Some of her tears were for herself. She had to be honest and admit that even if it showed what a selfish jerk she was. She couldn’t help it. Alissa and Jed had been a couple who’d given her hope that good guys existed, and love could be real. Proof that no matter how crappy your background was, you could rise above it.

Most of her tears were genuinely for Alissa though, triggered by deep sorrow for what her sister must be feeling, frustration at being powerless to fix anything for her, and worry. Stevie knew Alissa had all the grit she needed and then some to get through this. She just hoped Alissa could see past her pain and know it as well.

It wasn’t fair. Little Alissa had already gone through enough loss for a lifetime. Little Alissa. Stevie almost smiled, seeing the eye roll Alissa would give if she’d heard that thought. But she couldn’t help thinking of her that way. Even though her sister was twenty-five-years-old now and a certified teacher to boot, she was somehow still the innocent, no-idea-how-great-she-was kid Stevie had first met all those years ago, when Alissa was ten and Stevie, thirteen. Just like how Hailey was perpetually eight in Stevie’s mind, and Jo would always be a super cool fifteen to her awkward, lame thirteen. It was weird with siblings how that happened, you all grew up—or mostly did, Stevie thought, making a face at herself. Yet, you all stayed kids around each other too in that way siblings do, for better or worse.

Alissa struggled with abandonment and self-worth issues like they all did in various ways. No matter how much you grow as a person or strive to work through them, some things are so deeply formative that even when you no longer let them define you, they’re forever a shadow side of you, shaping your view of the world and your place in it. With her deep fear of loss, letting herself love Jed had been a big deal. That he knew Alissa lost her parents and bounced around from home to home before she arrived at Maddie’s, yet still took all her trust and selfless, generous care, and promised her forever, only to reject her and throw it back in Alissa’s face? Well, as the cake and plastic groom incident might’ve hinted, it made Stevie want to—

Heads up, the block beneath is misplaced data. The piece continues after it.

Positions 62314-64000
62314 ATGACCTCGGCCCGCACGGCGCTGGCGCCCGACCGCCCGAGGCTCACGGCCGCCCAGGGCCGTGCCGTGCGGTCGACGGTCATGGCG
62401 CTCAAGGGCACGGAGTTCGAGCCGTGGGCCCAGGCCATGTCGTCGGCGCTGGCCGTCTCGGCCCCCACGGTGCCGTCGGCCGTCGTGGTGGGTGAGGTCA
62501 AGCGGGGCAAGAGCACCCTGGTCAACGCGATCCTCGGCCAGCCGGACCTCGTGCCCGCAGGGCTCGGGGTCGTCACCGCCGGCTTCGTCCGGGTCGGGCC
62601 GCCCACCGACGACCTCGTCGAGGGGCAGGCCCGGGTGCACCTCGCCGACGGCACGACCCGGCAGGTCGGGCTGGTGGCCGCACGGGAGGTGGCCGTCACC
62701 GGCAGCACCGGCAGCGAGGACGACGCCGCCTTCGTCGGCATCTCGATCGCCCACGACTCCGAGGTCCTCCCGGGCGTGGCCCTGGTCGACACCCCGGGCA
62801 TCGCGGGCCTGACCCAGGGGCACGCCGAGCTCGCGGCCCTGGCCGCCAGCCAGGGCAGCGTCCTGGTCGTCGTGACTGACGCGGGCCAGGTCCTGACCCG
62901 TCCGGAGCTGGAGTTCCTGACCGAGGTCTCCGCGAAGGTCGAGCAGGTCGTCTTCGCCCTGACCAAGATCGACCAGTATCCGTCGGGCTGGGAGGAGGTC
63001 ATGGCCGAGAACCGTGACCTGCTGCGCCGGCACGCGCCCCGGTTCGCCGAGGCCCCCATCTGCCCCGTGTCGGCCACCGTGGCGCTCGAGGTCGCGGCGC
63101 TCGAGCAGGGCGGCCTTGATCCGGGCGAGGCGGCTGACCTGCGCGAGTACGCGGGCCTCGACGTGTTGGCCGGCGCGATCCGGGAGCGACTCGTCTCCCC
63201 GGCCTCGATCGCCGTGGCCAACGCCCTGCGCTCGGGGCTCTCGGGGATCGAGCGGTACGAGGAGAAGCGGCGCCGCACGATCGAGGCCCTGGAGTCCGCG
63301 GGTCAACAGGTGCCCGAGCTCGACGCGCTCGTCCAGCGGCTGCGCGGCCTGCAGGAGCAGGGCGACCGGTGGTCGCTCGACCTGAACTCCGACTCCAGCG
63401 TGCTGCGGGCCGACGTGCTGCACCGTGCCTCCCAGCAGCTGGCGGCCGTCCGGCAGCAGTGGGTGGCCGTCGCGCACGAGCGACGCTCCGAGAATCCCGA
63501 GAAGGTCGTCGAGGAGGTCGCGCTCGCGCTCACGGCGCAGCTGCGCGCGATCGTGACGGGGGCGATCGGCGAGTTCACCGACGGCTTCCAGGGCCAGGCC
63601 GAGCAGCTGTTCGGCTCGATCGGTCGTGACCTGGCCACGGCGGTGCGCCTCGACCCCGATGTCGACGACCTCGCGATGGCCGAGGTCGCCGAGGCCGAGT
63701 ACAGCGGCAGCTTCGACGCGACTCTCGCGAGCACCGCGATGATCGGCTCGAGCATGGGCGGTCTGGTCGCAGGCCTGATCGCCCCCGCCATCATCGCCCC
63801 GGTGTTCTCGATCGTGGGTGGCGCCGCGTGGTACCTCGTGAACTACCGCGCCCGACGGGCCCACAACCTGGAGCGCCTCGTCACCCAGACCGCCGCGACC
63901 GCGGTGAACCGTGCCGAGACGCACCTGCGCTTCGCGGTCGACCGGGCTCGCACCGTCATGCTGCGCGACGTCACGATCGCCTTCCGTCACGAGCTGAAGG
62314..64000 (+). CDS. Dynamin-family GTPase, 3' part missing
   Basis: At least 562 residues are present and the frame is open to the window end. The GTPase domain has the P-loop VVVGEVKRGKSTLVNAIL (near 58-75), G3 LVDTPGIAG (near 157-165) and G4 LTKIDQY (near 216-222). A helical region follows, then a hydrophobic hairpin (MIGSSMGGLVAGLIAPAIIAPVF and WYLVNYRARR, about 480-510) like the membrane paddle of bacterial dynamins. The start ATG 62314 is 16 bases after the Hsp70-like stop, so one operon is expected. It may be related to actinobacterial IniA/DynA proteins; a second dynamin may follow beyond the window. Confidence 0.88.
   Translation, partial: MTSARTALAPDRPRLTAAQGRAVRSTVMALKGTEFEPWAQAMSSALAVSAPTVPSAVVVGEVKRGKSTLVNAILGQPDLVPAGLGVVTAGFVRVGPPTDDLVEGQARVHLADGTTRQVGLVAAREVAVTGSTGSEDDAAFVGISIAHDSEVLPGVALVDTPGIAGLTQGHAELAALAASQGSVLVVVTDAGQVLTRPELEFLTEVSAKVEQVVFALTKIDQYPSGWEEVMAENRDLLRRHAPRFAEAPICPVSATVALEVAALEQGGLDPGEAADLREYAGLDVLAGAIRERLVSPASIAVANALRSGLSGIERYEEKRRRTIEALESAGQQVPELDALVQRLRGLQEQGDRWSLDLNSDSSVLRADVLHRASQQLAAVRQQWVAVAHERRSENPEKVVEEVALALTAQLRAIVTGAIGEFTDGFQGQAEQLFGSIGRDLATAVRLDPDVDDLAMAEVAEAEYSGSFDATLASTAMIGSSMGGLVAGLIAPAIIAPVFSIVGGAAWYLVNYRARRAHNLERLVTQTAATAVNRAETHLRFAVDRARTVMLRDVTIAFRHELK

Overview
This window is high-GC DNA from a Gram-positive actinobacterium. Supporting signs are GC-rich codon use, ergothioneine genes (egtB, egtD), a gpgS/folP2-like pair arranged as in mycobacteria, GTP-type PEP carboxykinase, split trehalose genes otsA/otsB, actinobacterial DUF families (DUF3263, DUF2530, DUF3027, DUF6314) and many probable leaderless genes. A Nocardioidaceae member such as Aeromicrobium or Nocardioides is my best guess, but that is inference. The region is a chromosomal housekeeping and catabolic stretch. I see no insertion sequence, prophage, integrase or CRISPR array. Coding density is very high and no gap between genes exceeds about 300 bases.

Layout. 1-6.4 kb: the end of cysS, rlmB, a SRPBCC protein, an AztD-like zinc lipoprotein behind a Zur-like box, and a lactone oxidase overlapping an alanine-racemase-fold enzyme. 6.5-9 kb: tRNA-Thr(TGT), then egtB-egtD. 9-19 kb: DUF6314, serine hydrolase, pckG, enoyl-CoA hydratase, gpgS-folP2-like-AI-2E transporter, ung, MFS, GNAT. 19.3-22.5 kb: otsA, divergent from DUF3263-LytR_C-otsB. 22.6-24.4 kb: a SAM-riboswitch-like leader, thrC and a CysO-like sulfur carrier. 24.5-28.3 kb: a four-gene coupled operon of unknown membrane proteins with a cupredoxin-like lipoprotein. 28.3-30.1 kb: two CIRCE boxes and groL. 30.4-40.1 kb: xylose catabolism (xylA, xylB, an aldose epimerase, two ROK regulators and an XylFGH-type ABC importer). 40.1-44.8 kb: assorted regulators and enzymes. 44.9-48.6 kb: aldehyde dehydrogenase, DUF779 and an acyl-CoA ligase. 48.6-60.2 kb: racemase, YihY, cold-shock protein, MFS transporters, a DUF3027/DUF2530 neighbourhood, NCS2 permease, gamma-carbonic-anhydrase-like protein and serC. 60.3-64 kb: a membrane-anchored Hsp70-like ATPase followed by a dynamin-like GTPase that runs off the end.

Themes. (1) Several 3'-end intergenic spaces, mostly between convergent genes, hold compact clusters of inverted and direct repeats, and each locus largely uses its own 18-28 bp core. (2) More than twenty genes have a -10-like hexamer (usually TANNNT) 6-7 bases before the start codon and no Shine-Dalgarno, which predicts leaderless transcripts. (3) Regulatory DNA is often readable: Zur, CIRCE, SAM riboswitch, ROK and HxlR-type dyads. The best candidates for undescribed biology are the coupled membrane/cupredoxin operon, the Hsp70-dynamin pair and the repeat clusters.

Her phone buzzed, and she snatched it up with relief. Too much time in her head was never good. She read Jo’s text and replied. “You got it. I’ll be there.”

Another message popped back almost immediately. “I’m so sad about the change in circumstances surrounding our visit, but at least our whole family’s going to be together again. I can’t wait to see you!”

Stevie didn’t waste time wondering if going up to Cedar Mountain Lodge as originally planned was a good idea or a terrible one. If that’s what Alissa wanted and needed, to make what was supposed to be a celebratory getaway into a journey of mourning and saying goodbye—and hopefully a cathartic, healing time with her sisters—she and the rest of her sisters, her family, would make it so.

She closed her eyes briefly. Even though this Christmas marked the fifteenth anniversary of Maddie bringing them together, the miracle of it never lost its shine. No matter what else happened in her life, no matter how she’d probably never scrounge up the courage to take a romantic risk herself—regardless of how she sometimes dreamed of a husband and children to love and take care of—she had this. Had them: Jo, Hailey, Alissa, Maddie, and Maddie’s mom, Nan Claire. It was the kind of thing Stevie always imagined as a lonely kid, nose constantly in a library book, waiting on her mom who so seldom—then never—came home. Imagined, but never dreamed actually possible. She was blessed in so many ways, and she knew all too well that the nuclear family she sometimes fantasized about and yearned for was often just that: a fantasy. That the reality of family was, if you could forgive the pun, all too often nuclear. What you loved could blow up and be lost forever, damaging you irreparably. It was exactly why she didn’t want to take chances or rock the boat she’d found herself in.